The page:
9“Call Off Draft Exams because of Influenza,” New Haven Evening Register, 7 Oct. 1918, 1.

10“160 New Cases of Spanish Grippe,” New Haven Journal-Courier, 8 Oct. 1918, 1.

11“Influenza Reaps Big Human Toll,” New Haven Journal-Courier, 11 Oct. 1918, 4; “Drastic Order by Board of Health,” New Haven Journal-Courier, 15 Oct. 1918, 1.

12“Drastic Order by Board of Health,” New Haven Journal-Courier, 15 Oct. 1918, 1.

13“Little Change in Local Epidemic,” New Haven Journal-Courier, 21 Oct. 1918, 3; New Haven Department of Health, “Monthly Bulletin Containing the Report of Health Officer and Mortality Statistics for the Previous Month,” vol. XLV, no. 12 (December 1918), 3.

14“Influenza Takes a Slight Slump,” New Haven Journal-Courier, 16 Oct. 1918, 1; “Vaccination against Flu Begun Here,” New Haven Evening Register, 17 Oct. 1918; “Serum May Halt Spread of Flu Here,” New Haven Evening Register, 19 Oct. 1918, 1.

15“155 New Cases and 4 Deaths in Flu Wave,” New Haven Evening Register, 22 Oct. 1918, 1; “Schools are affected,” New Haven Journal-Courier, Oct. 29, 1918, 9.

16“Epidemic Shows Slight Decline,” New Haven Journal-Courier, 29 Oct. 1918, 16; Lack Substitutes in City Schools,” New Haven Journal-Courier, 28 Oct. 1918, 6.

17“5,577 Die in State,” New Haven Journal-Courier, 4 Nov. 1918, 5.

18“Believe the Crisis Is Past in Epidemic,” New Haven Evening Register, 23 Oct. 1918, 1.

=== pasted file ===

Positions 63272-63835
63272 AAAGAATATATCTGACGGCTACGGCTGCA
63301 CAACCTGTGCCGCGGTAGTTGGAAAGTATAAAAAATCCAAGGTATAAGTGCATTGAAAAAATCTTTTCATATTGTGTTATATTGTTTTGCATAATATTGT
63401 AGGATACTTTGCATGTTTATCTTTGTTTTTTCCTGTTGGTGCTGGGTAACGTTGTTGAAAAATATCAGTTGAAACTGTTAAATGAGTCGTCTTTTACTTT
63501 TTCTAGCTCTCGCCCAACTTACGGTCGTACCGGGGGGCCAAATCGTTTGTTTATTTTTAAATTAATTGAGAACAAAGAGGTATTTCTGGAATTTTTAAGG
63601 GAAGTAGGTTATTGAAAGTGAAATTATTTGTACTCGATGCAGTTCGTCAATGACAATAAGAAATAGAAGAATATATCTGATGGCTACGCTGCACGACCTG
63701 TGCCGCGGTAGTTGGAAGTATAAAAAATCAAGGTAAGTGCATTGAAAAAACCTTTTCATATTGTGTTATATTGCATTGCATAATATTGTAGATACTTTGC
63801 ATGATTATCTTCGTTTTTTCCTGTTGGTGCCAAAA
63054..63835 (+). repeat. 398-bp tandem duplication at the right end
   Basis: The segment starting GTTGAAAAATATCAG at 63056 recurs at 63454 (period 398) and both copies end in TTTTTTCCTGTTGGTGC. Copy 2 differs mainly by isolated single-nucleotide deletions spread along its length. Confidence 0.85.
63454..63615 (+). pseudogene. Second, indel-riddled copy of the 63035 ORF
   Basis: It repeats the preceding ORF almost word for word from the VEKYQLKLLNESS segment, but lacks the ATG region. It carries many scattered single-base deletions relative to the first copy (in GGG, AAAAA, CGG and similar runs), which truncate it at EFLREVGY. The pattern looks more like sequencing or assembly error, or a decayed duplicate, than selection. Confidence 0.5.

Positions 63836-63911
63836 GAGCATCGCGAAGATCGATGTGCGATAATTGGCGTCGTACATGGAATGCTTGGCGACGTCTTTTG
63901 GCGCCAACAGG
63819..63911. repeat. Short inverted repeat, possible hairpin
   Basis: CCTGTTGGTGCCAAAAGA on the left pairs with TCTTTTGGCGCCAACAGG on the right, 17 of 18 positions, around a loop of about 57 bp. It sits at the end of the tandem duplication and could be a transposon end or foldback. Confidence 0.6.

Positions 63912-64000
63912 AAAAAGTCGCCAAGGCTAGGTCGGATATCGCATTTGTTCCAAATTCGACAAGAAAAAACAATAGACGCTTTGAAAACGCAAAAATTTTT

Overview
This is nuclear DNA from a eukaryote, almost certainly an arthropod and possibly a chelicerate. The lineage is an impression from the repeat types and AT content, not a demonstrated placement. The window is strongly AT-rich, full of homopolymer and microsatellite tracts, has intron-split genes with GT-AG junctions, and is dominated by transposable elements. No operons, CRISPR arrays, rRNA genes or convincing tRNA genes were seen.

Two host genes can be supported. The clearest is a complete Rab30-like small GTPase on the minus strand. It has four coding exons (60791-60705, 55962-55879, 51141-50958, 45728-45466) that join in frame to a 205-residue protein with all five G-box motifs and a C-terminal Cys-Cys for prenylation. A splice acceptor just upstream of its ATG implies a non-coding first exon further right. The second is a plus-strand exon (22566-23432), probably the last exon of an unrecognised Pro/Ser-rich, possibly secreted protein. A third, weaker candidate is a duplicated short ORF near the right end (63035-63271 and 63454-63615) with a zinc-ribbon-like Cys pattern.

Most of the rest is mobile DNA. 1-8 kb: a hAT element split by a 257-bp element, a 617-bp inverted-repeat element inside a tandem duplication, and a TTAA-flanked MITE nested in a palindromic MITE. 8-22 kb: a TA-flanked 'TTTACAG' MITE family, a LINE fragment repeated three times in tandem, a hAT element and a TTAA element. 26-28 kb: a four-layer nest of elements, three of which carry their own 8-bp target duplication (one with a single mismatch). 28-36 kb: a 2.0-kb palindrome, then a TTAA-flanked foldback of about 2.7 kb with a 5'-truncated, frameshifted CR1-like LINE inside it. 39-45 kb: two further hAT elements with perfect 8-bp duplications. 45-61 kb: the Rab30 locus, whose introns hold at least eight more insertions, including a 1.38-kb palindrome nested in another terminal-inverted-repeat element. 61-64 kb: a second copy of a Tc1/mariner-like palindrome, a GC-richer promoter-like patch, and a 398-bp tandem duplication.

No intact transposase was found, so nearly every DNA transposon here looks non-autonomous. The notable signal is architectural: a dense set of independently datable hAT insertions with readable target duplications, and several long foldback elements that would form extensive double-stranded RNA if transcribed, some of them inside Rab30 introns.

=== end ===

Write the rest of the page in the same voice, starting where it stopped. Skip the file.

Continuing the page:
19“Pupils Swamp Health Office for Permits,” New Haven Evening Register, 28 Oct. 1918, 1; “Health Officials Hit for Method in Granting Children Permits,” New Haven Evening Register, 29 Oct. 1918, 1; “Health Board Abandons Its Tent on the Green,” New Haven Evening Register, 30 Oct.1918, 1.

20New Haven Health Department, Annual Report of the Health Department of the City of New Haven, Conn. For the year ending December 31, 1918 (New Haven, 1919), 29.

21Connecticut State Department of Health, Thirty-sixth Report of the State Department of Health for the Two Years Ending June 30, 1920, John T. Black, M.D., Commissioner (Hartford: State of Connecticut, 1920), 306-307; “Victim of Influenza,” New Haven Journal-Courier, 2 Jan. 1919, 4; “Nurses Needed to Fight Epidemic,” New Haven Journal-Courier, 4 Jan. 1919, 1.